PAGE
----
When she left the job in May 2014, all of that was still in her head. She decided to try writing fiction, but as the school shooting idea “which had been chasing me around” seemed too big for a short story, she plunged straight into attempting to write a novel. There’d be three women protagonists – Helen Birch, a newly promoted police inspector leading the investigation; the mother of the shooter, and the mother of his first victim. And she’d start with the shooting itself. That, though, was only on the novel’s first draft – and the scenes I so admired were put in later. In case there’s anyone out there who thinks novel-writing is straightforward, I should point out that there were a further eight drafts before it was accepted for publication and five more before the final version. “Only about ten per cent of the original first draft made it through,” she tells me.
Then that same month, in California, there was yet another campus shooting. A 22-year-old killed six students and wounded 14 at Santa Barbara before turning the gun on himself, having first made a video which he uploaded to YouTube. “He was one of the first of the more recent wave of “incel” (involuntary celibate) killers, and that did shape quite a lot of the book,” admits Askew. “In the novel, the shooter only kills women, and maybe that comes from this.”
From the start, she was determined that the shooting wouldn’t be described graphically, but instead through the more neutral tones of Wikipedia entries or police reports. “Douglas Coupland’s Hey Nostradamus describes a school shooting in toe-curling detail and I didn’t want anything like that. I just wanted to show the devastation left in the wake when an act like that is committed.”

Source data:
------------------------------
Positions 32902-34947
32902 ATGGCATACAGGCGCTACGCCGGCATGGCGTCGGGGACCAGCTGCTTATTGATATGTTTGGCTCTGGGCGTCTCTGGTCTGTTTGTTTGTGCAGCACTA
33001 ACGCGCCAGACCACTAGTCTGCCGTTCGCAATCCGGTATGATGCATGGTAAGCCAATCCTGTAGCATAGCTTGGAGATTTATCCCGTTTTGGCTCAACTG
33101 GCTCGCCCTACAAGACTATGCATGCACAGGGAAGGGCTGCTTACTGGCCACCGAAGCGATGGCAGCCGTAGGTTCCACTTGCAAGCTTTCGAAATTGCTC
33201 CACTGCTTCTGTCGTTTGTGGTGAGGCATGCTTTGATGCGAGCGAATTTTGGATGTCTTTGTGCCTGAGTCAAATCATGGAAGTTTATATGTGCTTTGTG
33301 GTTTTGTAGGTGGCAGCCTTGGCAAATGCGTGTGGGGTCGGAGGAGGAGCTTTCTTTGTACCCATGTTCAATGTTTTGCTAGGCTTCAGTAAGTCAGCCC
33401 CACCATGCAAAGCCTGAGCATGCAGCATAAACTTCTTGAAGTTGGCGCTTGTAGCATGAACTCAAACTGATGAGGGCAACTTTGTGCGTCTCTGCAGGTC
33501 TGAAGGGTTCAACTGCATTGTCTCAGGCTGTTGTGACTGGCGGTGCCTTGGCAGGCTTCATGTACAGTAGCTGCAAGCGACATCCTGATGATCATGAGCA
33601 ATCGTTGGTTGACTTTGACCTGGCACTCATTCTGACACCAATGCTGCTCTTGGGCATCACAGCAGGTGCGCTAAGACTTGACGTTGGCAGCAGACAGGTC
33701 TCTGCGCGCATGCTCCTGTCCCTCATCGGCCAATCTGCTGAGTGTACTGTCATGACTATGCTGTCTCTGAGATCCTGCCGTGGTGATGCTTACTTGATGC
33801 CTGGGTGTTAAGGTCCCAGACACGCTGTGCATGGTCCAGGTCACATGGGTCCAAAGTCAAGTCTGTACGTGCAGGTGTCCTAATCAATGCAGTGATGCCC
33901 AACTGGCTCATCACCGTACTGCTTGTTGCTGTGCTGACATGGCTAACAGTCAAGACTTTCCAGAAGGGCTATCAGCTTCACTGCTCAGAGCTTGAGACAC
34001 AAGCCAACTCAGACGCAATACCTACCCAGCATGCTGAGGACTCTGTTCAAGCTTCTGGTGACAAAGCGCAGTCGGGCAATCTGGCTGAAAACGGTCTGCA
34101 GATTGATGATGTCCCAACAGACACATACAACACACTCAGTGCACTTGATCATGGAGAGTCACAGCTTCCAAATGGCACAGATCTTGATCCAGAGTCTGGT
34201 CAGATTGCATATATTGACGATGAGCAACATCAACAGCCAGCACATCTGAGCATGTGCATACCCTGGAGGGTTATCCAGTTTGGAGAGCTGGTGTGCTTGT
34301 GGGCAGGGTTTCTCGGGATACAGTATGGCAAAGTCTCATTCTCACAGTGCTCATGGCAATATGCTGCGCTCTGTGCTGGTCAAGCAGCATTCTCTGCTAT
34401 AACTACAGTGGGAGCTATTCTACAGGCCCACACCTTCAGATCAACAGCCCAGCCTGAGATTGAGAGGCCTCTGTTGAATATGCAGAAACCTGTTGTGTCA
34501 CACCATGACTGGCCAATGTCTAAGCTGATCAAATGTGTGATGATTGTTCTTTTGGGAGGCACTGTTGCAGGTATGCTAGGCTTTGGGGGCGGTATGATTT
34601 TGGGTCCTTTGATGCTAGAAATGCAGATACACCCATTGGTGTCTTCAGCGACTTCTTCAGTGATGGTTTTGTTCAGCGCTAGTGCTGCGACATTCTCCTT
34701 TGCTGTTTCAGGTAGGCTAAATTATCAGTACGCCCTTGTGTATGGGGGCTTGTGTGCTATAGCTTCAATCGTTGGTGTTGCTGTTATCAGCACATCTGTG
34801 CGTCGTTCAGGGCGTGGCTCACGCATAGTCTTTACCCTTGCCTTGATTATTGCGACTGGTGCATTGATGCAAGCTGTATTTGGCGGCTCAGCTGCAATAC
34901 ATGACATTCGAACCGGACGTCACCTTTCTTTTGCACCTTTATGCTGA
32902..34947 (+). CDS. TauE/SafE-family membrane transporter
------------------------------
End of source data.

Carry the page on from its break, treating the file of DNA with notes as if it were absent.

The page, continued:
Because she had never attempted to write a novel before, and because she never assumed that her book would be published, she found a certain freedom in writing. With that came a clearer idea of the characters, and how important it was that each of them should be stereotype-free. That even applies to the killer himself. Even though he is only shown through other people’s eyes, he doesn’t appear to be mentally ill or in any way likely to commit such a horrendous crime. His mother isn’t absent, uncaring or violent either.
“The main thing I wanted to do,” says Askew, “was to write a book that prevented people sticking with their preconceived ideas about this kind of event.” There are no easy answers, in other words – the way there often aren’t in life either.
With DI Birch – already lined up as the protagonist of Askew’s second book – the challenge was to swerve around the stereotype of making her too much of a cold, imperiously efficient commander (Prime Suspect’s Jane Tennison, for example). “Yes, she’s doing a hard job, but sometimes she messes up, and goes home and puts her yoga pants on and has a glass of wine,” she says. We’re talking degrees of nuance here: Birch isn’t as untidy as, say, a female Columbo, just someone who might occasionally spill a sandwich down her front or leave her radio behind in the car.
While we’re on the subject of avoiding stereotypes, I should mention that All the Hidden Truths is hardly what you might expect from a “poet’s novel”, all polished metaphors and overwrought similes. Instead, with only the occasional exception, the dialogue is cracklingly authentic, the characterisation (apart from a cardboard cut-out freelance hack) credible and the scenes showing “the Edinburgh the tourists don’t see” so well-drawn that Ian Rankin and the capital’s other crime writers are going to have to look to their laurels. There’s a new kid in town.